The number of people receiving the Covid-19 Pandemic Unemployment Payment has fallen to 515,700 - a reduction of 27,400 on the same point last week.
For the first time since its introduction, more people are in jobs subsidised by the Temporary Wage Subsidy Scheme than are receiving the Pandemic Unemployment Payment.
At the peak of the Covid-19 related unemployment surge, 598,000 people were claiming the PUP.
However since then, over 80,000 people have returned to work as the economy gradually reopens - a drop of around 15%.
Of the 515,700 receiving the PUP, around 22,200 have notified the department that they have now returned to work.
However, while the bill to the exchequer for the PUP welfare payment is diminishing, the number of workers having their pay subsidised by the state through the Temporary Wage Subsidy Scheme has hit a new record of around 520,900.
This is the first time the number of those in subsidised employment has exceeded those on the PUP welfare payment.
Today's figures show the main sectors where people are returning to work are Construction (6,500), Wholesale/Retail/Motor Repair (3,700), Accommodation and Food (2,000) and Manufacturing (1,900).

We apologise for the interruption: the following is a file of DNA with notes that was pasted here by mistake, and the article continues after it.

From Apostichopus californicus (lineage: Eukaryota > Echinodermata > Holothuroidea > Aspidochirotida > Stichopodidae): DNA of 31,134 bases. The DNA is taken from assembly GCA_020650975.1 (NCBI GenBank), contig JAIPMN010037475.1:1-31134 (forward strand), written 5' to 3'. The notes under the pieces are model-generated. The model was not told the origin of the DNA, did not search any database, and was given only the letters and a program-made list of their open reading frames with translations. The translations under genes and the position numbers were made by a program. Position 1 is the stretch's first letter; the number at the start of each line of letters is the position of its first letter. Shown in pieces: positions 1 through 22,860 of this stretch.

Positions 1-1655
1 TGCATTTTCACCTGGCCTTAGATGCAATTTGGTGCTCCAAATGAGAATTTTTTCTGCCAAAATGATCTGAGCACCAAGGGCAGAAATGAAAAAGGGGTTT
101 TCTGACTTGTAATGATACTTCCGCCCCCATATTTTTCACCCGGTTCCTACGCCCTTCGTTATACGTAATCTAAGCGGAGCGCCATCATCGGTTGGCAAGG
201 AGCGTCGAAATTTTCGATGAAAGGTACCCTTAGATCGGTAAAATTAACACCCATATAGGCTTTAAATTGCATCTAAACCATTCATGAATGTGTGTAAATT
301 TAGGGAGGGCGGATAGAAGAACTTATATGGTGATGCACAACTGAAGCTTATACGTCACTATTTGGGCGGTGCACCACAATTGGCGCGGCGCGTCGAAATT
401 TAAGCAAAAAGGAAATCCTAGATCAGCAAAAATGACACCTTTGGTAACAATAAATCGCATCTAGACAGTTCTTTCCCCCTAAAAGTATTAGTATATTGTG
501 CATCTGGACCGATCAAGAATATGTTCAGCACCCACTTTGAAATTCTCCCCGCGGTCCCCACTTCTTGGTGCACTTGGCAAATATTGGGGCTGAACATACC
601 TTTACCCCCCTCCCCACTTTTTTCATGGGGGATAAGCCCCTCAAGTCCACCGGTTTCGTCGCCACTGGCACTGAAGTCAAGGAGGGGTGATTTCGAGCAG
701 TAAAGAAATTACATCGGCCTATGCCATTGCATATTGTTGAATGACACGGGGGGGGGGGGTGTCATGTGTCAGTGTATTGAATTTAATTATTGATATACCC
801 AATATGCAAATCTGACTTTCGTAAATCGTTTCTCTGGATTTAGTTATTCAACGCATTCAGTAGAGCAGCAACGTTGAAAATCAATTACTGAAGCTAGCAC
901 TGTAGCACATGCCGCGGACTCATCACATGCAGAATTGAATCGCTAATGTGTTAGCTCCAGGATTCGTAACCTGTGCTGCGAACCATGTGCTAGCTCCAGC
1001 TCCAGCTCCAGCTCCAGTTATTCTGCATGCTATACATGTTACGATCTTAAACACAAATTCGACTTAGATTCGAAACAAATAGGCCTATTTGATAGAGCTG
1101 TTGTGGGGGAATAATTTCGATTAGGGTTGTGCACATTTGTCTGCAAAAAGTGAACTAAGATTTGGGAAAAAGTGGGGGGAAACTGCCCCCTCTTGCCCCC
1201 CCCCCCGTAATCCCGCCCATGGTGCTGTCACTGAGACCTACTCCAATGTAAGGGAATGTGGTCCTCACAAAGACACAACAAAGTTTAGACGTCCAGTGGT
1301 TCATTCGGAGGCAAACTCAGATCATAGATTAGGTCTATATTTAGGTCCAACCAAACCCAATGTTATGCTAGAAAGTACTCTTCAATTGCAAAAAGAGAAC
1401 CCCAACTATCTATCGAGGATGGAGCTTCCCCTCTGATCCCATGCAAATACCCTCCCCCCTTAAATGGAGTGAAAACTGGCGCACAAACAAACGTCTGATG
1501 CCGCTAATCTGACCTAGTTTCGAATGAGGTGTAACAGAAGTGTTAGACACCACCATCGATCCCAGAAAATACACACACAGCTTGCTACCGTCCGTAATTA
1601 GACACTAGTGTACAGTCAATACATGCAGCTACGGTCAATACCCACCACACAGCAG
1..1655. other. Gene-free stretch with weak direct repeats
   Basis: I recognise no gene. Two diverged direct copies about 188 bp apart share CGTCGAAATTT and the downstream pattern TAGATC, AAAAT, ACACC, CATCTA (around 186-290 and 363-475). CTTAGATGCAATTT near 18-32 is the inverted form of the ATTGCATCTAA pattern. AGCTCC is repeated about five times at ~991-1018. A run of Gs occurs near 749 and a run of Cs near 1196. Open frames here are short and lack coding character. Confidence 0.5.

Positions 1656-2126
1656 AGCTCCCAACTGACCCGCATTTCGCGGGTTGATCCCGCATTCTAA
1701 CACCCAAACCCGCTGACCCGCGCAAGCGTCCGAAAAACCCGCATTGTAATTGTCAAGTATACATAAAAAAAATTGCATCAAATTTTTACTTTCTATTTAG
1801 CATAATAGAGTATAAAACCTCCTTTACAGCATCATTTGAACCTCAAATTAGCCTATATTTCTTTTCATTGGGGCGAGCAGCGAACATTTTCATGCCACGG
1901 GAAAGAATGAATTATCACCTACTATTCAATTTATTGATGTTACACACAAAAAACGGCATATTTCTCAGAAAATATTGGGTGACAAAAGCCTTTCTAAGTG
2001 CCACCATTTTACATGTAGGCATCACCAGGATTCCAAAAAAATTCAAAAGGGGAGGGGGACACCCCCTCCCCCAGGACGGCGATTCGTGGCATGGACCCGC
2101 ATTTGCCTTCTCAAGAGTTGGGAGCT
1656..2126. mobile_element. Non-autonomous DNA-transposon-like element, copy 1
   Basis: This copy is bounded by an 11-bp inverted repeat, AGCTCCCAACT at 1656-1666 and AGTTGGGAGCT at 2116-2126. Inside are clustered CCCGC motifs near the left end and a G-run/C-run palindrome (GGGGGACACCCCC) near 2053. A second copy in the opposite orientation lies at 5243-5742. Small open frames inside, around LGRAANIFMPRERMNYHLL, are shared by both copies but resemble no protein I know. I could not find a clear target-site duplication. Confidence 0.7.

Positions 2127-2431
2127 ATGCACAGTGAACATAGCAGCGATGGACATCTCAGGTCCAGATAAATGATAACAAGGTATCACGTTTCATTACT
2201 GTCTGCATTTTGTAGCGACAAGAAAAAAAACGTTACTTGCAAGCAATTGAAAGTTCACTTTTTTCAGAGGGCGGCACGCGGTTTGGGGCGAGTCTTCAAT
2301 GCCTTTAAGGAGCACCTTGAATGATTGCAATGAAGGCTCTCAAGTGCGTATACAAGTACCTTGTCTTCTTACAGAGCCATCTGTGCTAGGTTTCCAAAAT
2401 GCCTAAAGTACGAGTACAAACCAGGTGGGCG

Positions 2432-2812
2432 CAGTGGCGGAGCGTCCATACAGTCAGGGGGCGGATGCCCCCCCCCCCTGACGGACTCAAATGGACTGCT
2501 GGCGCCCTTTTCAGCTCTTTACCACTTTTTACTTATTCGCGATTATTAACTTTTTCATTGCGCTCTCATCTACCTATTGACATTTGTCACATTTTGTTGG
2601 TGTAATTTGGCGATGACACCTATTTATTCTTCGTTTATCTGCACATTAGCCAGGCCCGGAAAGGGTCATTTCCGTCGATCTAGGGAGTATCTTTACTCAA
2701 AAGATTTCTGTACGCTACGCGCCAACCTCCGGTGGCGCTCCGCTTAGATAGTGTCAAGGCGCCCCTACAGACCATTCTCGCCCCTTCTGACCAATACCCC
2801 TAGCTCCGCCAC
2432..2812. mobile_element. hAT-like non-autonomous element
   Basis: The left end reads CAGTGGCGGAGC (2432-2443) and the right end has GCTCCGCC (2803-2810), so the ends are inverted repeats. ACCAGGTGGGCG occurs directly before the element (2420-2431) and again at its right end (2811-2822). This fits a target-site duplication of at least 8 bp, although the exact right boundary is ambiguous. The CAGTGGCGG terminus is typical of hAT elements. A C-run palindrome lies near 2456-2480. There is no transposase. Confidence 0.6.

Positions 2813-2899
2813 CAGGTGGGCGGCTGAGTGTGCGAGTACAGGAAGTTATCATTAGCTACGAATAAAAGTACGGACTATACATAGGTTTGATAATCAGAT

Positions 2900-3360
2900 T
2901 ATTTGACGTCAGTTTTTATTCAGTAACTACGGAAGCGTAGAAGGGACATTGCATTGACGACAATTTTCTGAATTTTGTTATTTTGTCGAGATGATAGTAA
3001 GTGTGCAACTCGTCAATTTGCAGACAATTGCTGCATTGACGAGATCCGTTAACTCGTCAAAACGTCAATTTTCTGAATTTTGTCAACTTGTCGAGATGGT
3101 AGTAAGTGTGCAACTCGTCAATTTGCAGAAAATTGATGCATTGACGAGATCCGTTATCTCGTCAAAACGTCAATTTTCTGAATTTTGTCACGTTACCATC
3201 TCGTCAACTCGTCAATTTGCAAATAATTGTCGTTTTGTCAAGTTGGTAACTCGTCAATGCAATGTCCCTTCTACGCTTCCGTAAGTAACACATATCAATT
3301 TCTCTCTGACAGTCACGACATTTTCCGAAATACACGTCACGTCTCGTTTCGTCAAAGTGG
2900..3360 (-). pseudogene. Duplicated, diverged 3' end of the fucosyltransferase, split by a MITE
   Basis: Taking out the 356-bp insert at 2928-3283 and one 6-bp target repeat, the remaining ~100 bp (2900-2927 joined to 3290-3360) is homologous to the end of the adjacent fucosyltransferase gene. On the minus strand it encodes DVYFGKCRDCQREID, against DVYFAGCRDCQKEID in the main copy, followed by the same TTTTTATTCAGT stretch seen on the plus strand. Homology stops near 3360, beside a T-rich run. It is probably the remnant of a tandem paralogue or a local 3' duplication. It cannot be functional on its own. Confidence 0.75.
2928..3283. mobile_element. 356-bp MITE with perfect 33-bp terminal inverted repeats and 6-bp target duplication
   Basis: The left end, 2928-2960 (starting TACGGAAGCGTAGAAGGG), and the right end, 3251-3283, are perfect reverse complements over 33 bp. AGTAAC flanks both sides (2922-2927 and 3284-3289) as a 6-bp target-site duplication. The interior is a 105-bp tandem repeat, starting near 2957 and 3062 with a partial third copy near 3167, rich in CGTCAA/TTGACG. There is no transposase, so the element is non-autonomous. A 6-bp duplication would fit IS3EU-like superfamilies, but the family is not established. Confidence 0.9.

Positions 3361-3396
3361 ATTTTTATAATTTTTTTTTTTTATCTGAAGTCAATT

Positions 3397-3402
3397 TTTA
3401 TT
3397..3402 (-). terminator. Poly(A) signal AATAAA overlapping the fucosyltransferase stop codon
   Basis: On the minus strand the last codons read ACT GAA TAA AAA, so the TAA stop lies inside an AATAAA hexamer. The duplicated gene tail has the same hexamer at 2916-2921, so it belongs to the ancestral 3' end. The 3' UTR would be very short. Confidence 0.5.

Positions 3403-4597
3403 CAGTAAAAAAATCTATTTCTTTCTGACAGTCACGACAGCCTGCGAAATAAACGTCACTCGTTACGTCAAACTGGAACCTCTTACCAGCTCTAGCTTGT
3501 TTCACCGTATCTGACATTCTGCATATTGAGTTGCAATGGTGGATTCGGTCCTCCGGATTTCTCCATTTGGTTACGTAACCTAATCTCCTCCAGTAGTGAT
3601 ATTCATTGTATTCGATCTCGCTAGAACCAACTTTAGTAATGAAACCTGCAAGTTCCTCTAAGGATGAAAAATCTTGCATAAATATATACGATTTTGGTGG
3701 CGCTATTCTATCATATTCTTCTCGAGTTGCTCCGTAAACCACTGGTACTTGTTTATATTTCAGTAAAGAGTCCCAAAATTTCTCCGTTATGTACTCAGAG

A total of 48,900 people have been medically certified to receive the Covid-19 Enhanced Illness Benefit, either because they have contracted the illness, or because they have been advised to self-isolate on a precautionary basis.
However, over the past week, only 200 new claimants availed of the scheme. Only 14 of those have actually been diagnosed with coronavirus, while the remainder are out of work on a precautionary basis.
Employment Affairs and Social Protection Minister Regina Doherty has said that the sustainability of pandemic welfare supports will have to be built into a future programme for government.
Ms Doherty also said that people who could not go back to work because of childcare or transport issues, would continue to be supported by the state's welfare subsidy schemes.
She said the PUP scheme currently runs until 10 August and the TWSS will run for longer.
However, she said that in the absence of a vaccine, a future government will have to make a decision about how to move forward with the PUP and the TWSS.
Ms Doherty said she hopes to see the numbers of people returning to work grow over the coming weeks.
However, Ms Doherty said that we not going to be able to have the same number of people on public transport to allow for social distancing.
She said that NPHET will continue to consider the revised advice from the WHO in relation to making face masks compulsory on public transport, adding that a public heath campaign with guidance on wearing of masks has been widely circulated online.